Thundering skies, black clouds bullying the sun rays and birds chirping away to their nests in wake of forthcoming rain. Then a sudden downpour with a heavenly breeze, tempting one to eat something spicy with masala tea or the grandma’s ginger tea. World over the temptation is the same, only the spicy dishes vary. In Japan its called tempuras, in America its onion rings, in Europe its fritters and in India we have pakoras. All are the same but made differently with the local produce. I have always advocated and supported the fact that we all adapt international flavours with our local flavors and invent some unique dish.
Whenever time allows, I love to sit in the verandah, sip hot tea and bite into spicy pakoras while enjoying the downpour. I urge all of you to take out time this monsoon and try this. However, with our urban lifestyle and busy schedules, we seem to ignore such small pleasures.
Uhhh! lets get the focus back to our pakoras. Recently, I was invited to Frankfurt by a group of die hard foodies called Toxos—a closed Facebook group—to celebrate good food with international chefs over an evening of food, wine and music. I wondered what could I make which would not only be Indian, but also something that the foreign audience could identify with it. I thought of our very own pakoras which are similar to their fritters, lamb biryani and rose Phirni Brule (a twist of taste with our desi phirni and fiirangi creme brule fusion) Oh! Don’t worry the recipe is to follow but before that some theory is always better, it allows you to enjoy the dish more.
Pakoras are made by taking one or two ingredients such as onion, eggplant, cottage cheese, spinach, cauliflower, green chilli or even chicken. They are then dipped in the batter of gram flour and deep fried in oil. A version of pakora made with wheat flour, salt, and tiny bits of potato or onion (optional) is called Noon Bariya, typically found in eastern Uttar Pradesh in India. Only onion pakoras made this way are called bhajiya while in the west it is called onion rings and is often served with sour cream. I certainly enjoy my bhajiya or onion rings with hung curd dip flavoured with garlic juice. In south India potato baji is sliced potato wrapped in batter and deep fried. In south states, pakora is a mix of finely cut onions, green chillies and spices mixed in gram flour. This is rolled into small balls or sprinkled straight into hot oil and fried. These pakoras are very crisp on the outside and medium soft to crisp inside. There is also a variety that is softer overall, usually termed Medhu Pakoras in restaurants, that is made of any other ingredients, such as potatoes.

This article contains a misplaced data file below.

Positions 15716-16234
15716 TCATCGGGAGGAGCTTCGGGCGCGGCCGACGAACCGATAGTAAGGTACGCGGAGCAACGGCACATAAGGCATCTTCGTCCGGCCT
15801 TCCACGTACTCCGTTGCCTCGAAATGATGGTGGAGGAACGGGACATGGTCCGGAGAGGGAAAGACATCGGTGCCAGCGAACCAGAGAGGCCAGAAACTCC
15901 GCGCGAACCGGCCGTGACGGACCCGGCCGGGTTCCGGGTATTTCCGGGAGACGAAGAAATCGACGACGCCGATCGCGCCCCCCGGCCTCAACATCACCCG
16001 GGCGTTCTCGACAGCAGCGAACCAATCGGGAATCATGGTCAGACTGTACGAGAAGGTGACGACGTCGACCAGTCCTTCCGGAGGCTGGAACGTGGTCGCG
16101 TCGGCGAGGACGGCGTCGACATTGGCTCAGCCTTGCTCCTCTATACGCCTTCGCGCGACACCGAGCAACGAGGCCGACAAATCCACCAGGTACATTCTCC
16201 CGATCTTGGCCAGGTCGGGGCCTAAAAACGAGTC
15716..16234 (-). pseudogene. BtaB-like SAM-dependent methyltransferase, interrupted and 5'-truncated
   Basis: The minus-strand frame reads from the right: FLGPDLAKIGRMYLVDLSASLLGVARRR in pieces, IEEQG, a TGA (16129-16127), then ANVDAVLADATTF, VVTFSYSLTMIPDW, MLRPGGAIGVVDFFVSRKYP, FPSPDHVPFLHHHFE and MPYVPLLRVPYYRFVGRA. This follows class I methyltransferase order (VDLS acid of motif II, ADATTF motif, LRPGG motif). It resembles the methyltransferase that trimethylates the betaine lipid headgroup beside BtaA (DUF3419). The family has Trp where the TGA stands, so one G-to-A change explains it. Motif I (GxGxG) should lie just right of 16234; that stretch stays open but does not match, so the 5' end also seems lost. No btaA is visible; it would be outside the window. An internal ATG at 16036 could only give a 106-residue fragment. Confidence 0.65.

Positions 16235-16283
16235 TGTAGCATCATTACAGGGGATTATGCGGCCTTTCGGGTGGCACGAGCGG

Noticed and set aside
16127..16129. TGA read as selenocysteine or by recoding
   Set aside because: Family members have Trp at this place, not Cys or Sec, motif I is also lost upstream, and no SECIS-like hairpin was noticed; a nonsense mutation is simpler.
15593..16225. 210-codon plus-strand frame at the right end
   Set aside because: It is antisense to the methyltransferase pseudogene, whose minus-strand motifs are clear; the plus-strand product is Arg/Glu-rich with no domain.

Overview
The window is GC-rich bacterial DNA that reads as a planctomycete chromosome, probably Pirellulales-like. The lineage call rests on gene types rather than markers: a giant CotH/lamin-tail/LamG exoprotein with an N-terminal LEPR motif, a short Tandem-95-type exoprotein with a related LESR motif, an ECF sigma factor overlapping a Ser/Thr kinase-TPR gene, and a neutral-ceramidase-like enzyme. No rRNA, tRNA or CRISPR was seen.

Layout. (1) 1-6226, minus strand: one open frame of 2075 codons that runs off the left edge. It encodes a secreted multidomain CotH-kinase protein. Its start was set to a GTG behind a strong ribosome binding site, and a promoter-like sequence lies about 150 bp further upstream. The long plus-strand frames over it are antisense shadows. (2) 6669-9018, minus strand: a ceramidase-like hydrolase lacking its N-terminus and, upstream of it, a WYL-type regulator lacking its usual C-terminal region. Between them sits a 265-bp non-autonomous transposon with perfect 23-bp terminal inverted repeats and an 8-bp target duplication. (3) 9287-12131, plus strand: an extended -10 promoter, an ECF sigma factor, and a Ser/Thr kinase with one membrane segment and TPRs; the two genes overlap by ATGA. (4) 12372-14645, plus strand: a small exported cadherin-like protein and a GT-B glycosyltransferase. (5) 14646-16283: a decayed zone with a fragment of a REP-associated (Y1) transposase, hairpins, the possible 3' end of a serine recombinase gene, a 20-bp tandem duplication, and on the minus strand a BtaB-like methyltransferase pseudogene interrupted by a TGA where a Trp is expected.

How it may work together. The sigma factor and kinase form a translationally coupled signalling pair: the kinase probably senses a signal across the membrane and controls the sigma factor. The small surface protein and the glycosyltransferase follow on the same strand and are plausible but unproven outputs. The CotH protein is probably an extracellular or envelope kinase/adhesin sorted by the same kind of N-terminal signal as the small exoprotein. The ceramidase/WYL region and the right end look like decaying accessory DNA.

Among the Muslim community of South Africa pakoras are known as dhaltjies, and are usually eaten as an appetizer. Pakoras are popular across Pakistan, they generally resemble to those found in India. They are sometimes served in a yoghurt based curry (salan), as a main dish—Pakora Kari—rather than as separate snacks. In this case the pakoras are generally doughier and are made of chopped potato, onion and chilli mixed into the batter, instead of individual fried vegetable slices. Pakoras are also encountered in Afghan cuisine. The word pakora is derived from the Sanskrit word pakavata (pakava means cooked and data means small lump.)
Although Pakoras go with all seasons but with Indian psyche they compliment most with monsoons that is why I call them monsoon temptations.
Rose Phirni Brule
● 1/2 liltre milk
● 1 1/2 tbsp rice powder
● 1/2 tsp rose essence
● 1/2 cup sugar
● 2 tbsp chopped almonds for garnish
● 2 tbsp sugar for making brule
In a heavy bottomed pan heat milk, add sugar and slowly stir in rice powder stirring continuously till the mixture thickens. Now add the rose essence. Remove from fire pour in a serving dish. Sprinkle sugar on the phirni and torch it with low flame to just melt the sugar without browning. Garnish with chopped almonds.
Refrigerate till chilled and serve cold.
● 1/2 cup cauliflower-florets
● 1/2 cup aubergine-rounds
● 1/2 cup onions-sliced salt to taste
● Ajwain-1 tsp
● Gram flour-2 1/2 tbsp
● Semolina (suji)- 1 tbsp
● Water-enough to bind
● Oil for deep frying
In a pan mix all the raw vegetables. Moisten the vegetables with a few drops of water and sprinkle the gram flour and semolina and mix well. Add some water if required to bind the vegetables with the flour. Add in the salt and ajwain. In a heavy bottomed pan heat oil. When oil is very hot add the coated vegetables. Turning in the pan till golden brown and crisp. Sprinkle with chat masala , serve hot with hung curd dip.